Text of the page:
A watchdog group is calling for an investigation into the Campaign for One New York, a nonprofit created by the political team of New York City Mayor Bill de Blasio.
Common Cause New York, the watchdog, issued a complaint calling for an investigation into whether the nonprofit violated campaign finance or conflict of interest laws due to donations it has received from companies seeking to do business in New York City.
The complaint states that money to the nonprofit, which has been characterized as a “political fund” and part of a “political campaign,” comes mainly from companies that do business in New York City, raising concerns that the nonprofit may be part of a pay-to-play scheme.
The complaint reads:
Information provided to the press and in disclosures filed with New York State indicate that the funding for what is variously termed “a political campaign” (New York Times), “a political fund” (Politico New York) or an “organization created by Mayor de Blasio’s political team” (New York Daily News) comes primarily from entities which do business with the City of New York, including unions and companies in various industries including real estate, taxi companies and waste management. Reported contributions include contributions that range from $10,000 to $250,000 or more – far exceeding the limits in New York City’s well-regarded campaign finance law. New York City’s campaign finance law is designed to moderate the corrosive impact of large campaign contributions on elected officials. New York City’s interest in avoiding “pay to play” politics is so strong that, since 2007, it prohibits those who do business with New York City from contributing more than $400 in campaign contributions to City candidates.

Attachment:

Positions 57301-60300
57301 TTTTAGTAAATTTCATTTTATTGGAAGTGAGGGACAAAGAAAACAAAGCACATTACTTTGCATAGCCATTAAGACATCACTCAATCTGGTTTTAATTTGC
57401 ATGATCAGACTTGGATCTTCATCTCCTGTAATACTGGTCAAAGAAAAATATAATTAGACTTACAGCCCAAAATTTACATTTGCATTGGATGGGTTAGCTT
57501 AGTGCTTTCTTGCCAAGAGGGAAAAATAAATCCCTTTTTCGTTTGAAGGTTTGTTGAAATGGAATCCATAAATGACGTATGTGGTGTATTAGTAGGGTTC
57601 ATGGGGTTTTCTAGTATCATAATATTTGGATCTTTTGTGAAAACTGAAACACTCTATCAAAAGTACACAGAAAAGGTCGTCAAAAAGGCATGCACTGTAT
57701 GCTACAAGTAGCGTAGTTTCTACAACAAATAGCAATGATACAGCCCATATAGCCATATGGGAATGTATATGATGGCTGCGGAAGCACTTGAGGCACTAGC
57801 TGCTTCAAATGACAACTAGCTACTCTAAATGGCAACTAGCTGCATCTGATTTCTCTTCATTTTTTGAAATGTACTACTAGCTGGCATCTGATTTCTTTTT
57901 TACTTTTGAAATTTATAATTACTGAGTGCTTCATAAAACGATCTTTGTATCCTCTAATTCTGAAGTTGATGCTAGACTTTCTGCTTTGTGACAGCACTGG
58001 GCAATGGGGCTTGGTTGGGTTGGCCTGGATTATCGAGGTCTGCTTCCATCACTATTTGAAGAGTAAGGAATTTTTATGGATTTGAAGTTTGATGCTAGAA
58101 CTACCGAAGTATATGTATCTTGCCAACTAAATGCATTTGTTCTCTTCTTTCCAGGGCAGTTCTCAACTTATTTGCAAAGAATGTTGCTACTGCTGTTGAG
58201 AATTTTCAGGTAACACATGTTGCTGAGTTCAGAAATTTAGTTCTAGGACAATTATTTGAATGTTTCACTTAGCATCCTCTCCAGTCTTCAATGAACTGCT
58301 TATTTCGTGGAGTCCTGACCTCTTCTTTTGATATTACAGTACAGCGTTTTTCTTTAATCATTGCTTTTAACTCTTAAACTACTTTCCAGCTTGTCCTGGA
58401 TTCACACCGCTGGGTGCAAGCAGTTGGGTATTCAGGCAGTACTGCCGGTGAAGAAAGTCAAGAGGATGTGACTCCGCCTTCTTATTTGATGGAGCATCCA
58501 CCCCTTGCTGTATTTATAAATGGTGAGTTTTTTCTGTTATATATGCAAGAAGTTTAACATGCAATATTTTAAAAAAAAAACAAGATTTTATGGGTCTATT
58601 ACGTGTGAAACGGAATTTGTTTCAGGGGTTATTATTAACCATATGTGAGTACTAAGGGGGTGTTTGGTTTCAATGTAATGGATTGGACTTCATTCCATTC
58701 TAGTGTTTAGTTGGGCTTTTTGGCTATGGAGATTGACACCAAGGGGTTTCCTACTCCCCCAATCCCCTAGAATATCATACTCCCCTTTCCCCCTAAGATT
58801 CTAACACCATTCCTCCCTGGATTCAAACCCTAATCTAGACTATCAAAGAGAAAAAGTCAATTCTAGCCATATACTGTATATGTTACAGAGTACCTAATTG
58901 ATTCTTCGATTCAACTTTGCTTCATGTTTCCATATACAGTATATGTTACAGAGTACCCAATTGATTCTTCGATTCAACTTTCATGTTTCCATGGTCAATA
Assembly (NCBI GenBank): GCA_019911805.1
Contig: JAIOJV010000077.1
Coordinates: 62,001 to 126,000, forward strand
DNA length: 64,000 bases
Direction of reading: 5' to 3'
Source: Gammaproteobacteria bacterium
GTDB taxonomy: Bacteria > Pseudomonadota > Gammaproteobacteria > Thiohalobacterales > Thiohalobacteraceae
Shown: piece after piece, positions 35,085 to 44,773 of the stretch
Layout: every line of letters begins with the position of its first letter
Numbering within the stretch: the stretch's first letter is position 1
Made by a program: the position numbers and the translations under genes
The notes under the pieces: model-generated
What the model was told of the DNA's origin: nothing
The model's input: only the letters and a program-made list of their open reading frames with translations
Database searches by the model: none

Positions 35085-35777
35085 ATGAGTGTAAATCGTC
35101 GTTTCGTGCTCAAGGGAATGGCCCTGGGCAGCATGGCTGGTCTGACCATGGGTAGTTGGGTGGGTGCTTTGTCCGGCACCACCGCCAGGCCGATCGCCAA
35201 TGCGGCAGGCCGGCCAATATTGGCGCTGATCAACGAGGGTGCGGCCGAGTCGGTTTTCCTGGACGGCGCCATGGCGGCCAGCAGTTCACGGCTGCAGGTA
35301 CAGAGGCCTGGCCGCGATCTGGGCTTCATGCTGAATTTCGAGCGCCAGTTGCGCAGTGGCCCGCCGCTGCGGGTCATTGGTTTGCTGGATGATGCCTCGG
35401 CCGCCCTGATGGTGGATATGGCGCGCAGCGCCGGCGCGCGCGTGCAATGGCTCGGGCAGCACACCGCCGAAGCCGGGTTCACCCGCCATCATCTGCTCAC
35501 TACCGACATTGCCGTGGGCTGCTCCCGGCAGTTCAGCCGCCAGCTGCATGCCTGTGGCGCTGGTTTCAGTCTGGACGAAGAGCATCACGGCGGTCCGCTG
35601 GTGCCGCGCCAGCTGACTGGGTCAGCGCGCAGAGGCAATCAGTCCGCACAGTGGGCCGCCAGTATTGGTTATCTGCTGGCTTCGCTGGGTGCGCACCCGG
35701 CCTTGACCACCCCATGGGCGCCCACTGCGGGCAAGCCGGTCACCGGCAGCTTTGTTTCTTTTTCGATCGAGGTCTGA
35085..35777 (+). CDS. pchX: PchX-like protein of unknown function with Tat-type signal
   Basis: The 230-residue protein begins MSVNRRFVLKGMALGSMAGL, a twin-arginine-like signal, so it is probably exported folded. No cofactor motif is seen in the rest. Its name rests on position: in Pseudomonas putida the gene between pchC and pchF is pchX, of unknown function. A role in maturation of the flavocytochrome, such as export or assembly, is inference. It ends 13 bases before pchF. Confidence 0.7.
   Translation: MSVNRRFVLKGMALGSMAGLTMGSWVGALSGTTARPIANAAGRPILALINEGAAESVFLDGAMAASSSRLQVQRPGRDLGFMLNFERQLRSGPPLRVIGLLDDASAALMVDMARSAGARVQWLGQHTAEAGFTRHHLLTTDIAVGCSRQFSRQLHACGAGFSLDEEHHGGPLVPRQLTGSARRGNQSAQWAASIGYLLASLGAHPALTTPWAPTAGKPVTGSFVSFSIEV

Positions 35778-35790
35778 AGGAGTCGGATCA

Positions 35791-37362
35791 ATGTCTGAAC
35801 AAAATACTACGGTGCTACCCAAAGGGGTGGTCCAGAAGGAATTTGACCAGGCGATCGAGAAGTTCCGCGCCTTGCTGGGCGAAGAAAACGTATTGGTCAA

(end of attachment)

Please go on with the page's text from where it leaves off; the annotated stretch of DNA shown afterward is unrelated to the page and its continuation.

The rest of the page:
We believe that the Mayor’s direct involvement with the Campaign for One New York raises troubling questions regarding the legality of his conduct under New York City’s conflict of interest and campaign finance laws. While the Mayor’s actions have been widely criticized in the press, there has to date been no official investigation into the legality of this conduct, through which it appears the Mayor trades his public office for personal political advantage, and makes a mockery of the city’s long-followed public policy behind the campaign finance laws designed to avoid using monetary contributions to curry favor with, and gain access to, public officials.